Review of the Early Childhood Sector
AbstractThe year 1991 continued to be a time of change for those in the early childhood sector. This was no surprise, because 1990 had ended with two significant announcements. The first was that the Minister of Education had promulgated revised guidelines for the recently introduced charters. The second announcement was that all educational services were again to be subjected to a series of reviews – four of which would be in the early childhood sector. These announcements followed hard on the heels of the promulgation in September 1990 of the Education (Early Childhood Centres) Regulations 1990. Changes in early childhood qualifications and training were also being implemented and teething problems were becoming evident. Meanwhile, debate about the proposed introduction of the “Parents as First Teachers” (PAFT) project continued. Overall, at the end of 1990, the early childhood education sector was still undergoing great change and was described as in need of some stability and consolidation (e.g., Dalli, 1990a).
Stability and consolidation were indeed what most early childhood organisations and their users had been hoping for in 1991. However, the general desire that 1991 would give the early childhood sector time to concentrate on growth and development of quality had to be quickly pushed aside (Wells, 1991).
The first half of 1991 was spent writing submissions to the review teams dealing with early childhood issues, digesting the new regulations and waiting nervously for the Budget. Anxiety mounted when the first convenor of the funding review team resigned (presumably in protest) and an independent member, Crispin Gardiner, filed a minority report (Dominion, May 3 1991). Subsequently, officials’ activity on early childhood funding shifted from the Ministry of Education to the States Services Commission.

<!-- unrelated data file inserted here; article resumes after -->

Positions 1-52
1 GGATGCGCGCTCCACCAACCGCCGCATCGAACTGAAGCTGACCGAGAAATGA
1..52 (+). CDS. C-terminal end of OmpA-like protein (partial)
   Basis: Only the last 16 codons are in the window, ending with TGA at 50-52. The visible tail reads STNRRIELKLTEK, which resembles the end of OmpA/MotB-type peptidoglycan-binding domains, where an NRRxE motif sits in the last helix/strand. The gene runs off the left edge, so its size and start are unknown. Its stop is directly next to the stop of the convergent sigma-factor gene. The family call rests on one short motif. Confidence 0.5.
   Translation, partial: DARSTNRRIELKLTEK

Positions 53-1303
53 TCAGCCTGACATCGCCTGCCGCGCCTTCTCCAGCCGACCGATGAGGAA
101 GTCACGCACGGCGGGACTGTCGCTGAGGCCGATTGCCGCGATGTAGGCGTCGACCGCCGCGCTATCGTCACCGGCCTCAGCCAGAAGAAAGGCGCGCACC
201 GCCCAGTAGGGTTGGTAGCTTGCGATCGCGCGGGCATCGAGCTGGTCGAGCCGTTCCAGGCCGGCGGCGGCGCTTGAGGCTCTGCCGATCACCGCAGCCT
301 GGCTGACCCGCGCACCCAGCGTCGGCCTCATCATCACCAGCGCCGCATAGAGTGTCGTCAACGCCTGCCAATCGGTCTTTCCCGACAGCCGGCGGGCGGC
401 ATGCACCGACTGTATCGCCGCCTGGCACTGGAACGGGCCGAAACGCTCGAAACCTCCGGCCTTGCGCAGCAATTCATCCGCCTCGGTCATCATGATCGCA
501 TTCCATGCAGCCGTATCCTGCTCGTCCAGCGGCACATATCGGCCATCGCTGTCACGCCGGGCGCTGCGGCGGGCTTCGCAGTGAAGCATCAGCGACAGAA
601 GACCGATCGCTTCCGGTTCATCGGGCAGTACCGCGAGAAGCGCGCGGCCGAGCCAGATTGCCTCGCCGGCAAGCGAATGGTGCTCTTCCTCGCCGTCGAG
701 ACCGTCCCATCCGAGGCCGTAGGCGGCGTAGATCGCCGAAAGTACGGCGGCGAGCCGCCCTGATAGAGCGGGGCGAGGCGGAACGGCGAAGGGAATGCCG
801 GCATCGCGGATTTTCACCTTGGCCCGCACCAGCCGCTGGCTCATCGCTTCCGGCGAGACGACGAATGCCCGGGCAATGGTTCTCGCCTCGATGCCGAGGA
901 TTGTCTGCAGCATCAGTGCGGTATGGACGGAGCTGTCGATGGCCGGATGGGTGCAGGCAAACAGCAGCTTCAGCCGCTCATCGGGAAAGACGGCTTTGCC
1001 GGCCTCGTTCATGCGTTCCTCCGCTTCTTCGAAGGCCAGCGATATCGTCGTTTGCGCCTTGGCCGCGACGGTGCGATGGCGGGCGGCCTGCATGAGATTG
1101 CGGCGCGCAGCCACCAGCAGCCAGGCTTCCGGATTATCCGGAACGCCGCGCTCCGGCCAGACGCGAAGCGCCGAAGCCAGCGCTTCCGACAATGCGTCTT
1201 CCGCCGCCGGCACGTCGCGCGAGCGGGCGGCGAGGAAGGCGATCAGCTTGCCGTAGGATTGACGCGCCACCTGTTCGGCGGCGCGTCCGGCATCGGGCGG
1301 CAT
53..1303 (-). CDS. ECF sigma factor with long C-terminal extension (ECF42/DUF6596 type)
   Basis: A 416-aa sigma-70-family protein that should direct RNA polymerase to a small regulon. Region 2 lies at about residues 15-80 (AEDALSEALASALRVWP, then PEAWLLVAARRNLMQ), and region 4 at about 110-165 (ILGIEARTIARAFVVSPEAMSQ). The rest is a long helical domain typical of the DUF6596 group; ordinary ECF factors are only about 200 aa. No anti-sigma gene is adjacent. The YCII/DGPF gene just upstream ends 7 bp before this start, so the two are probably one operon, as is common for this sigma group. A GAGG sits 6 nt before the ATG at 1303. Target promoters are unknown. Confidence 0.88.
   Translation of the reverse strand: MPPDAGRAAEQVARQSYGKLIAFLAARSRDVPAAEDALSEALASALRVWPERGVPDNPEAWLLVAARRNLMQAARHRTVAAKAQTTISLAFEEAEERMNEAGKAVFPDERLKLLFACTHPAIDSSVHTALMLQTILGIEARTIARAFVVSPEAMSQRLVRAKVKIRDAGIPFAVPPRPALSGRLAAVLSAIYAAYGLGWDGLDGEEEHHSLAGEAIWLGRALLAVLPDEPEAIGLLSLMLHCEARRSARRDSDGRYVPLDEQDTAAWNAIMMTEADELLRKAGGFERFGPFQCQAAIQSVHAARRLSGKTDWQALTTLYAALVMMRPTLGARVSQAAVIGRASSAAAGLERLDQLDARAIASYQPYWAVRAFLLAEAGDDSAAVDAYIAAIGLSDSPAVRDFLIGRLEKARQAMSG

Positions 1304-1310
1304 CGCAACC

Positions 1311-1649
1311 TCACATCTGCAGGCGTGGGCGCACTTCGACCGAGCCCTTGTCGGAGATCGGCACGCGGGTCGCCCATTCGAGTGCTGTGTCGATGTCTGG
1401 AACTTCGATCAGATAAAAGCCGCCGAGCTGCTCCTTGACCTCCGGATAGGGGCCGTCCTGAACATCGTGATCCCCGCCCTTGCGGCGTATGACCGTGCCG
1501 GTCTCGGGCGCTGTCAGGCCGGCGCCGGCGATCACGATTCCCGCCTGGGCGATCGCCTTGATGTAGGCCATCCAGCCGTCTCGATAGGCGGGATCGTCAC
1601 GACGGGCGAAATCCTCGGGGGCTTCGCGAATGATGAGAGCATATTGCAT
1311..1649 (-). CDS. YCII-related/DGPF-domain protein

The Budget announcements included first-phase realisation of the “Parents as First Teachers” policy and news that many had feared about reductions in funding ($18 million less for under 2 year olds) and in quality requirements for charters. As well, bulk funding of kindergarten teachers’ salaries was announced. A complete surprise was the reduction of funding for advisory support and in-service training, and the tendering out of a sizeable proportion of the work of the Early Childhood Development Unit.
In this paper, we propose to comment on the revised guidelines for charters for early childhood services (the Statement of Desirable Objectives and Practices), and on some aspects of the reviews and the Budget announcements made following those reviews. We particularly consider early childhood qualifications and training developments, and comment on the new policy “Parents as First Teachers” (PAFT)...
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How to Cite
MEADE, Anne; DALLI, Carmen. Review of the Early Childhood Sector. The New Zealand Annual Review of Education, [S.l.], n. 1, oct. 1991. ISSN 1178-3311. Available at: <https://ojs.victoria.ac.nz/nzaroe/article/view/822>. Date accessed: 21 oct. 2020. doi: https://doi.org/10.26686/nzaroe.v0i1.822.
Early Education Education
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